When Archbishop Joseph Kurtz was elected president of the US Conference of Catholic Bishops in 2013, Spokane’s Bishop Blase Cupich said that the decision reflected the pope’s desire for pastoral leaders. “Pope Francis doesn’t want cultural warriors, he doesn’t want ideologues,” he said.
With reports that Cupich (pronounced “SOO-pitch”), 65, has been tapped as Chicago’s next archbishop, many believe he embodies the pope’s vision for a bishop. Widely viewed as a moderate voice among Catholic bishops, he often eschews cultural battles in favor of dialogue and engagement.
As Catholic bishops fought the Obama Administration’s mandate that employers, including Catholic hospitals, schools, and nonprofits, offer insurance for contraception, Cupich offered a conciliatory approach, supporting the cause but calling for dialogue and compromise.
He lamented policies that gave government the power to “decide what it means for any church to be church and what defines the permissible exercise of religion,” but chastised those church leaders who threatened to shutter social services rather than comply with the mandate.
“These kinds of scare tactics and worse-case scenario predictions are uncalled for and only unnecessarily disturb the hardworking and dedicated people who are employed by the Church,” he told diocesan employees earlier this year.
Instead, he sought to work with the Administration on fixes, recalling the church’s support for universal access to health care.
In the run-up to the 2008 presidential election, Cupich, who was then bishop of Rapid City, S.D., wrote an essay for America magazine in which he reminded Catholics of church teaching that deems racism a “sin.” He warned that even with the first black nominee of a major party, “this potentially healing moment could turn into the infliction of one more wound if racism appears to determine the outcome.”
Some bishops threatened to deny Communion to voters casting ballots for pro-choice politicians, but Cupich seemed to offer a compromise. He wrote, “Voting for a candidate solely because of that candidate’s support for abortion or against him or her solely on the basis of his or her race is to promote an intrinsic evil.”
When Washington State was voting on same-sex marriage in 2012, Cupich again fell in line with other bishops, instructing Catholics to vote against the referendum. But a letter Cupich drafted to be read at Masses was remarkable for its comparatively affirming language.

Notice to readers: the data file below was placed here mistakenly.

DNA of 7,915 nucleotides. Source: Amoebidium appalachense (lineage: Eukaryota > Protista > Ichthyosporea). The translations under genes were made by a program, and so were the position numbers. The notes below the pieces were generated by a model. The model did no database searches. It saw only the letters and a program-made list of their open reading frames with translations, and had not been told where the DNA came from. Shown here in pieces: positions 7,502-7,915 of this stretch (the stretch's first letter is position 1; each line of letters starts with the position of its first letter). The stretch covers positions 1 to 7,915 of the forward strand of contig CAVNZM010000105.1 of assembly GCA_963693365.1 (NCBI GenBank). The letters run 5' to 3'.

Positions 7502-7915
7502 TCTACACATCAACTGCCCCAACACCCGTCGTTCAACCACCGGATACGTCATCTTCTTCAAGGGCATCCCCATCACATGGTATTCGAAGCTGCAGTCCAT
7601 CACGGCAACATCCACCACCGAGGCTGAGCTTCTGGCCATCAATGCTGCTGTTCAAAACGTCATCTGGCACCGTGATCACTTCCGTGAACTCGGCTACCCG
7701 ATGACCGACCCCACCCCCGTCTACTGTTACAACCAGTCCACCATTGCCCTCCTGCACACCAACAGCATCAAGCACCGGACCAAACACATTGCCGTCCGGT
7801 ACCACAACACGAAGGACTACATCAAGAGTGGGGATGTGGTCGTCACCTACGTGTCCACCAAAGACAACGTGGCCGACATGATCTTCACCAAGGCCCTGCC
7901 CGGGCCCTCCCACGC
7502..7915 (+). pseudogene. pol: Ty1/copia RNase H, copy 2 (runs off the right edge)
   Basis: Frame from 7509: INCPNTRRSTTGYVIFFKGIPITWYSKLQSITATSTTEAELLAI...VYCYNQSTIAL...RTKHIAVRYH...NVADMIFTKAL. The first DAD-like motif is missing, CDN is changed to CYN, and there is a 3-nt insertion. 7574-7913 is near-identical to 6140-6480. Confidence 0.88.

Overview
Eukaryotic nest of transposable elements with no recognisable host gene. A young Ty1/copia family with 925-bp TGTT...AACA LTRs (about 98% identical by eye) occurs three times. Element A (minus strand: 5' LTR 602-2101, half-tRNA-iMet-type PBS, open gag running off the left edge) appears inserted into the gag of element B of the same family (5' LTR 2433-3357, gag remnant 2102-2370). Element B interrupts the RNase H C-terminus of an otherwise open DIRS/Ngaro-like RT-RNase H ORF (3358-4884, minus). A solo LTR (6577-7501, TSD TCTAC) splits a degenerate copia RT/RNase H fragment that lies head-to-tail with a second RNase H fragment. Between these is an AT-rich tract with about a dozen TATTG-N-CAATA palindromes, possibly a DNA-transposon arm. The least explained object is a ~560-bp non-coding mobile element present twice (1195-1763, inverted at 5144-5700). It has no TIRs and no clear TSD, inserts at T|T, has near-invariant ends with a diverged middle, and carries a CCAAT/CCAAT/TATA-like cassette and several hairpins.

He praised those who are ”motivated by compassion for those who have shown courage in refusing to live in the fear of being rejected for their sexual orientation.”
Also in line with the pope’s focus on the poor, Cupich spoke at a Washington, DC conference earlier this summer against economic libertarianism, calling inequality, “a powder keg that is as dangerous as the environmental crisis the world is facing today.”
Earlier this year, he told Crux: “We devote much more attention and financial resources to those who are poor and in need every day. I am fairly well convinced that the amount we spend on these other issues is just a small fraction of what we spend on poverty each and every day.”
Cupich said Pope Francis “has given us, as bishops in this country, a chance to recalibrate how we are going to highlight, in our own efforts, putting poverty front and center.”
Indeed, Cupich himself lives simply: He told The New York Times earlier this year that he owns no furniture and lives in a room at a seminary, and at the time, was in the process of re-evaluating his diocesan budget to make sure it emphasized assisting the poor.
Not all Catholics will be happy with the news of his appointment, however. Cupich has faced critics from some Catholics for his approach to abortion and even the liturgy.
It was reported that when he arrived in Spokane in 2010, Cupich instructed Catholic priests and seminarians not to hold demonstrations in front of abortion clinics.
“The pastoral challenge is to get people to take a second look at the issue of abortion,” he said in 2010.
In Rapid City, he clashed with Latin Mass enthusiasts, leading to a standoff on Good Friday, when critics say he barred them from celebrating Holy Week services in Latin.
Cupich gained a national platform when he was tapped to lead the bishops’ efforts in implementing new policies to protect children from sex abuse, even criticizing the bishops themselves.
“Catholics have been hurt by the moral failings of some priests, but they have been hurt and angered even more by bishops who failed to put children first. People expect religious leaders above all to be immediate and forthright in taking a strong stand in the face of evil,” he wrote in 2011.
He is the leader of the bishops’ Committee on the Protection for Children and Young People.
Cupich compared lay ministers to religious brothers and sisters, praising those who see their work as a calling. “The fact that these lay men and women describe themselves as responding to a call, however, is a hopeful sign that the Spirit of Christ is at work in this new reality,” he wrote in America in 2008.
Cupich was ordained a priest in 1975 has experience as both a Catholic school teacher and pastor. In 1998, Pope John Paul II named him bishop of Rapid City, S.D., and he was moved to Spokane by Pope Benedict XVI in 2010.